Why are so many Americans obese?
Michael Cala interviews nutrition expert and cancer-prevention specialist Moshe Shike, M.D. about obesity in America and what his thoughts are on why American obesity is such a problem.
Discovery Health: We all know obesity is a major health problem in America. It seems to defy resolution.
Dr. Shike: Obesity, to a large extent, is an avoidable condition that leads to a number of avoidable diseases: hypertension, heart disease, diabetes, arthritis and some cancers.
What I find interesting is a recent survey that shows twice as many people in the United States are concerned about the fat content of their diets as they are about the total number of calories consumed. This line of thinking leads to obesity no matter what food is eaten.
While many people may scrupulously avoid fats, meats or alcohol, they will consume large amounts of other foods. Or they will buy foods that read "Fat Free" on the label. That huge bowl of pasta, for example, or that fat-free cake or sweetened cereal may not have much fat, but each is loaded with calories. Excess calories that are not burned off through physical exercise cause weight gain.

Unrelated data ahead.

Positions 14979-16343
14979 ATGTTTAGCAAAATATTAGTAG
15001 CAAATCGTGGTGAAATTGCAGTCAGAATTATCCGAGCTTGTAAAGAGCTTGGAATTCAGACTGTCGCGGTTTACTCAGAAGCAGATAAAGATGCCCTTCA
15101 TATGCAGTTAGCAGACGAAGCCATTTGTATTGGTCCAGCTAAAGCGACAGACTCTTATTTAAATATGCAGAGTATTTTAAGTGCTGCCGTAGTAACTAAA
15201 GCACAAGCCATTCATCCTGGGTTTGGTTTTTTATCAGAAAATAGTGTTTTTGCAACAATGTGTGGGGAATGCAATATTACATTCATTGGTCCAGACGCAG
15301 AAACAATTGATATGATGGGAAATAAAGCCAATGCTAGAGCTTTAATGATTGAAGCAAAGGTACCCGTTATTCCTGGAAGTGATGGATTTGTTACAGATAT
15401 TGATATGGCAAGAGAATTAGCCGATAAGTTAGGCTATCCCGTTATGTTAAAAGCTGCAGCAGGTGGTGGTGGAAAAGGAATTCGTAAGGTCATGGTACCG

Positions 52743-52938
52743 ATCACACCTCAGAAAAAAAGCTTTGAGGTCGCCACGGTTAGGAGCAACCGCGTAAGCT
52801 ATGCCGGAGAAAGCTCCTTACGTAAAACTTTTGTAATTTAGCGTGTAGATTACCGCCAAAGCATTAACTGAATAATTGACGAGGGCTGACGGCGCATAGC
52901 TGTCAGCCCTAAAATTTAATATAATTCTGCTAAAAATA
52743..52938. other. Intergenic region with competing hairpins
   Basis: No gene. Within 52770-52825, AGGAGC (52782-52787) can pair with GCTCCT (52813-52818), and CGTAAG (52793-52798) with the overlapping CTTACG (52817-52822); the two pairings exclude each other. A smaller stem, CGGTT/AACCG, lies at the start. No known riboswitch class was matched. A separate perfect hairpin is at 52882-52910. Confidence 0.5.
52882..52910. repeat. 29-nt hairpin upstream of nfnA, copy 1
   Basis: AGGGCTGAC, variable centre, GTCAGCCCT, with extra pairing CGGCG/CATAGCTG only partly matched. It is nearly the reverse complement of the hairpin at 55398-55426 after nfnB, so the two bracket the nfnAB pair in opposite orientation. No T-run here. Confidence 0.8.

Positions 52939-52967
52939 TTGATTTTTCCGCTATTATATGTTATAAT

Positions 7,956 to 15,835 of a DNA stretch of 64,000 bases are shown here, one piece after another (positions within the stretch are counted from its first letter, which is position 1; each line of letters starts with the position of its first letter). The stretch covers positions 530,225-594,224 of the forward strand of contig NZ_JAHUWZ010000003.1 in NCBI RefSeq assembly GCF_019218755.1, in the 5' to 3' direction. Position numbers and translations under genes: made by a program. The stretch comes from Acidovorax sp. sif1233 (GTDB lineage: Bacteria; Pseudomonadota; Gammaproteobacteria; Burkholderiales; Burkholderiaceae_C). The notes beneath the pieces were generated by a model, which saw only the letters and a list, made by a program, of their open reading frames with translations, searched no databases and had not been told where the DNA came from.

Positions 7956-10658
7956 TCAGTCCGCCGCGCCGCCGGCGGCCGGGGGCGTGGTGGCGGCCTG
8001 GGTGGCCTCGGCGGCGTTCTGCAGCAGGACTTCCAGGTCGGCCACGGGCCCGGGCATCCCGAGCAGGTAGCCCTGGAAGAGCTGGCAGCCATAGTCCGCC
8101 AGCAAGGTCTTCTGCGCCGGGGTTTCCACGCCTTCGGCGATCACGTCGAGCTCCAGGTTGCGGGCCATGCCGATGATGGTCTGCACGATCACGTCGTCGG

The conclusion is overweight people should eat less and exercise more.
Discovery Health: So if people exercised, they wouldn't gain weight?
Dr. Shike: Along with consuming excess amounts of food, Americans do not engage in adequate physical activity. Too busy. Too much television. Too much internet surfing. This includes children, a surprising number of whom are sedentary, eat too much and eventually become obese.
The great majority of dieters tend to regain the weight they have lost within 12 months. It would be much easier to maintain weight loss if people exercised regularly: three to five times per week for about 30 minutes each. Physical activity should also be incorporated into everyday living. Exercise is good for health, makes people feel better and helps burn off excess calories.
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